1. We think that the convictions and sentences must be set aside. Waiving for a moment the question whether the other on which gambling was said to be going on was a public place, and admitting for the sake of this argument that it was, the conviction becomes all the worse. The sole ground upon which the Magistrate has found these four accused guilty is that they were present or near gamblers gambling in a public place, and from that he inferred that they must themselves have been gambling. This inference is entirely unsound, and was drawn no doubt by the Magistrate owing to a subconscious importation of the presumption mentioned in a. 5. But the reason underlying that presumption has no applicability at all to cases under Section 12. It ought to be obvious to anyone who takes the trouble to reflect that in the case of a gaming-house, which is not a public place, those who deliberately go to rooms set apart for a particular purpose may very rightly be presumed to have gone there for that purpose. But no consideration resembling this has any applicability to the mere presence of persons in a public street or place. They may be there with quite innocent intentions and out of curiosity may pause to watch what is going on. Before any conviction could properly be arrived at under Section 12 it is obviously essential that the accused persons should be shown by evidence to have been actually taking part in the gambling. It is conceded here that there is absolutely no evidence of that kind. On that ground alone the convictions and sentences are quite clearly unsustainable and ought to be set aside. Adopting this view we do not consider it necessary to discuss the other point upon which the appellants rely, namely, that the other was not a public place. The convictions and sentences must be set aside, the accused acquitted and discharged, and any fines paid refunded.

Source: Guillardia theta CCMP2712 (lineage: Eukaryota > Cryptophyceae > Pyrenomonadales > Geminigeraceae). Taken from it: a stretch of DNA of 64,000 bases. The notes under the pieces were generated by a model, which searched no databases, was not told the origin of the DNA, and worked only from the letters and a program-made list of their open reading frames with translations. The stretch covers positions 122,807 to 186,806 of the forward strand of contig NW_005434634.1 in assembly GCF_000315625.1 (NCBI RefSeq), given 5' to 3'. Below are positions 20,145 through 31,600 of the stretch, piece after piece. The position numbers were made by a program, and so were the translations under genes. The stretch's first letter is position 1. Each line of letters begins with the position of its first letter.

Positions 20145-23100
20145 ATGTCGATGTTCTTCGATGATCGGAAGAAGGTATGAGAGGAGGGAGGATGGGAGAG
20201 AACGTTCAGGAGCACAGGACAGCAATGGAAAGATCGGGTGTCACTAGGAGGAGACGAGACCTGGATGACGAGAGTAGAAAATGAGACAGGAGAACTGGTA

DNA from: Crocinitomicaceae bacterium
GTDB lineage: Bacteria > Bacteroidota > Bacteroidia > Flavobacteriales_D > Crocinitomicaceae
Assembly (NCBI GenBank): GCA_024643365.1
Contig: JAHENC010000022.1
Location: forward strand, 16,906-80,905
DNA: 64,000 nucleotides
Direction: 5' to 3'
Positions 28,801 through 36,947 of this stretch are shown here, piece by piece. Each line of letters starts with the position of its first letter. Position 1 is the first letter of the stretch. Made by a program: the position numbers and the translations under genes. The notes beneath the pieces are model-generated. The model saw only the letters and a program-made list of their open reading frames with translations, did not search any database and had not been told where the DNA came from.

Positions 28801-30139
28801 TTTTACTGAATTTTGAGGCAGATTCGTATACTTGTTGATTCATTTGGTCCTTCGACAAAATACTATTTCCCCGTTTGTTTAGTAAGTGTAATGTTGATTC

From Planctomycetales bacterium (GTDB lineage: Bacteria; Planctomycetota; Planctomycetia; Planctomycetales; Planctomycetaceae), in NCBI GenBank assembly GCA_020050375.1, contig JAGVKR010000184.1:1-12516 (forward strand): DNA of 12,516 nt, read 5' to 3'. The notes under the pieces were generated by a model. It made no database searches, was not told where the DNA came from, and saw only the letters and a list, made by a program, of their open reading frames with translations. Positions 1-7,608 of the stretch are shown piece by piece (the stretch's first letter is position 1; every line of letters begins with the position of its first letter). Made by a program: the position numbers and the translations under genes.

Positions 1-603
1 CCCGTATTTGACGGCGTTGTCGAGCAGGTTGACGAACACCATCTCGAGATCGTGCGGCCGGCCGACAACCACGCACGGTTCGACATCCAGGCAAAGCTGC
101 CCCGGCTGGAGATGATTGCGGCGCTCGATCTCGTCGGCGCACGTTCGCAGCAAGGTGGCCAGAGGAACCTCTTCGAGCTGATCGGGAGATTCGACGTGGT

2. These Proceedings have brought to our notice the conviction and sentence passed upon accused No. 3 who has not been directly represented. We have asked the learned Government Pleader whether anything could be said in support of his conviction and sentence which has not been said in support of the convictions and sentences of the other three accused, and he very candidly admits that there is nothing. In these circumstances we think we may safely act under Section 439, Criminal Procedure Code, without going through the formality of issuing notices and having a further hearing. We therefore direct that the conviction and sentence of accused No. 3 be likewise set aside, that he be acquitted and discharged and any fine which he may have paid be refunded.